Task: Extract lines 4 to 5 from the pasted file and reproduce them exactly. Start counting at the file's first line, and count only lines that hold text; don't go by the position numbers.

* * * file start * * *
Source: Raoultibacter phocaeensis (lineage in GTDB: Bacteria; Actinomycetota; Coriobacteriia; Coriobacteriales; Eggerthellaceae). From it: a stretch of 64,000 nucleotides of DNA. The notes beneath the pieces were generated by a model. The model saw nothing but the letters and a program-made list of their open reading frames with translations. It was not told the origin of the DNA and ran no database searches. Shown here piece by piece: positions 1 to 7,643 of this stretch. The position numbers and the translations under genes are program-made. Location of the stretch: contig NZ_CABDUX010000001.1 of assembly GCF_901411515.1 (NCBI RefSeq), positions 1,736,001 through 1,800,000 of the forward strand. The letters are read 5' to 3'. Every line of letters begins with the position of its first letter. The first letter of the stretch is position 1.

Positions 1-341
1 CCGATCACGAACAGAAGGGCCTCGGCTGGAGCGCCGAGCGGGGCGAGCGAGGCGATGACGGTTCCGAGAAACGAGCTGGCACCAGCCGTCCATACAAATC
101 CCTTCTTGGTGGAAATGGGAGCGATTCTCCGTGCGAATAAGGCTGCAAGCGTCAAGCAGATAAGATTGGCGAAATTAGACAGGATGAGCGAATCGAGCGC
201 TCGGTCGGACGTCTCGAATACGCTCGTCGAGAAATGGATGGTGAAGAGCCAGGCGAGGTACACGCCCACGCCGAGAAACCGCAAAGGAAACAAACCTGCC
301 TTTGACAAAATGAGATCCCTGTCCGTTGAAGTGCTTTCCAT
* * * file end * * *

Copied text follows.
101 CCTTCTTGGTGGAAATGGGAGCGATTCTCCGTGCGAATAAGGCTGCAAGCGTCAAGCAGATAAGATTGGCGAAATTAGACAGGATGAGCGAATCGAGCGC
201 TCGGTCGGACGTCTCGAATACGCTCGTCGAGAAATGGATGGTGAAGAGCCAGGCGAGGTACACGCCCACGCCGAGAAACCGCAAAGGAAACAAACCTGCC